BARCODE SCANNERS write up:
It would be no good having barcodes if we didn’t have the technology to read them. Barcode scanners have to be able to read the black-and-white zebra lines on products extremely quickly and feed that information to a computer or checkout terminal, which can identify them immediately using a product database. For more depth on how they do it, read on at the bottom of the page.
How ADE Labelling & Barcoding Can Help:
ADE are label printing specialists! We will help you configure a scanning solution no matter what your industry is. We will deliver a complete system that fits the specific needs of your application and your budget. Our 30 years of experience delivering complex solutions across industries mean that you’ll get a comprehensive solution and a trouble-free implementation, guaranteed. Go on, give us a call and see!
Hardware department contact information: email@example.com
Brands that we offer:
Barcode readers or scanners can be differentiated by technologies, the following are the ones we at ADE specialise in:
Pen-type readers consist of a light source and photodiode that are placed next to each other in the tip of a pen. To read a barcode, the person holding the pen must move the tip of it across the bars at a relatively uniform speed. The photodiode measures the intensity of the light reflected back from the light source as the tip crosses each bar and space in the printed code. The photodiode generates a waveform that is used to measure the widths of the bars and spaces in the barcode. Dark bars in the barcode absorb light and white spaces reflect light so that the voltage waveform generated by the photodiode is a representation of the bar and space pattern in the barcode. This waveform is decoded by the scanner in a manner similar to the way Morse code dots and dashes are decoded.
Laser scanners work the same way as pen-type readers except that they use a laser beam as the light source and typically employ either a reciprocating mirror or a rotating prism to scan the laser beam back and forth across the barcode. As with the pen-type reader, a photo-diode is used to measure the intensity of the light reflected back from the barcode. In both pen readers and laser scanners, the light emitted by the reader is rapidly varied in brightness with a data pattern and the photo-diode receive circuitry is designed to detect only signals with the same modulated pattern.
CCD readers (also known as LED scanners)
CCD readers use an array of hundreds of tiny light sensors lined up in a row in the head of the reader. Each sensor measures the intensity of the light immediately in front of it. Each individual light sensor in the CCD reader is extremely small and because there are hundreds of sensors lined up in a row, a voltage pattern identical to the pattern in a barcode is generated in the reader by sequentially measuring the voltages across each sensor in the row. The important difference between a CCD reader and a pen or laser scanner is that the CCD reader is measuring emitted ambient light from the barcode whereas pen or laser scanners are measuring reflected light of a specific frequency originating from the scanner itself.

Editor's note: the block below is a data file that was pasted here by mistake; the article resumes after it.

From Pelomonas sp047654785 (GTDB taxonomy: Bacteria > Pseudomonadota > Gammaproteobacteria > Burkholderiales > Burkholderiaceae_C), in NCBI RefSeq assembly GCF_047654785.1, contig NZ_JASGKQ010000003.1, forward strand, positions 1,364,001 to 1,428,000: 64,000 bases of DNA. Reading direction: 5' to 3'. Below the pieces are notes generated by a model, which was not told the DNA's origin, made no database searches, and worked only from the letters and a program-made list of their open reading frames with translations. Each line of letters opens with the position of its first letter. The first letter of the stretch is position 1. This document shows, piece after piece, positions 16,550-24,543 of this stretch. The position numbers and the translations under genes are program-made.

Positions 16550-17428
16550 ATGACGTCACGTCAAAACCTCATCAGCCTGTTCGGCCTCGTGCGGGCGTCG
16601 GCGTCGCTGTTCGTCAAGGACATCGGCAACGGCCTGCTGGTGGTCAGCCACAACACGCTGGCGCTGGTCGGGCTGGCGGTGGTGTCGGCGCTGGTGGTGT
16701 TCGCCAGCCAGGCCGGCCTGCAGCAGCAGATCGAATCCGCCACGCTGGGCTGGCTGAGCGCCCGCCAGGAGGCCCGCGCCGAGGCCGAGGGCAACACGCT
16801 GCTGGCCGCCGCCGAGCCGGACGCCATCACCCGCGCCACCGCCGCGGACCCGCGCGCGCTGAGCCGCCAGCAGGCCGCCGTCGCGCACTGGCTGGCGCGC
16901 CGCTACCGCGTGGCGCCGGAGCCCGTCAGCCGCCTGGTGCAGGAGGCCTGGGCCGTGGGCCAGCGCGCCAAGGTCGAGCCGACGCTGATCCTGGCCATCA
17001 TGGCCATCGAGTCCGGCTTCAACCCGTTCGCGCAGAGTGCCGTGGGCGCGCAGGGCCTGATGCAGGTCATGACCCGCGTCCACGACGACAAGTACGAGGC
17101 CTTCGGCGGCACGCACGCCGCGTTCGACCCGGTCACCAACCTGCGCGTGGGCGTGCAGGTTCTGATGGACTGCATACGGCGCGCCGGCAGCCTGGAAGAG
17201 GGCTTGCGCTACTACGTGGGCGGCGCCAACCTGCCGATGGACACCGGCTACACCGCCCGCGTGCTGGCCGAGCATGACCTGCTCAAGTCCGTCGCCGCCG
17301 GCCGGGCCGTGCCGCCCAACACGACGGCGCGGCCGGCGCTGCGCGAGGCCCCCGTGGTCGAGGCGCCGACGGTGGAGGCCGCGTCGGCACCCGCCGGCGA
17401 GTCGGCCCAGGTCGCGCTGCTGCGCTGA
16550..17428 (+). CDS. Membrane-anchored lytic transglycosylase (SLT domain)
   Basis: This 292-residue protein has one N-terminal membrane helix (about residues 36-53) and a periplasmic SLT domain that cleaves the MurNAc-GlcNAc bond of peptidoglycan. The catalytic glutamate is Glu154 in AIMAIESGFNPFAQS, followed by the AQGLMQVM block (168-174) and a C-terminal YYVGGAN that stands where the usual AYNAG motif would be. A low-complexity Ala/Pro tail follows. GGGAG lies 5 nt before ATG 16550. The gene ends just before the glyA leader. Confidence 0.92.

Omnidirectional barcode scanners
Omnidirectional scanning uses “series of straight or curved scanning lines of varying directions in the form of a starburst, a Lissajous curve, or other multiangle arrangement are projected at the symbol and one or more of them will be able to cross all of the symbol’s bars and spaces, no matter what the orientation. Almost all of them use a laser. Unlike the simpler single-line laser scanners, they produce a pattern of beams in varying orientations allowing them to read barcodes presented to it at different angles. Most of them use a single rotating polygonal mirror and an arrangement of several fixed mirrors to generate their complex scan patterns.
Omnidirectional scanners are most familiar through the horizontal scanners in supermarkets, where packages are slid over a glass or sapphire window. There are a range of different omnidirectional units available which can be used for differing scanning applications, ranging from retail type applications with the barcodes read only a few centimetres away from the scanner to industrial conveyor scanning where the unit can be a couple of metres away or more from the code. Omnidirectional scanners are also better at reading poorly printed, wrinkled, or even torn barcodes.
Barcode readers can be distinguished based on housing design as follows:
with a handle and typically a trigger button for switching on the light like this are used in factory and farm automation for quality management and shipping.
PDA scanner (or Auto-ID PDA)
a PDA with a built-in barcode reader or attached barcode scanner.
a back office equipment to read barcoded documents at high speed (50,000/hour).
Cordless scanner (or Wireless scanner)
a cordless barcode scanner is operated by a battery fit inside it and is not connected to the electricity mains and transfer data to the connected device like PC.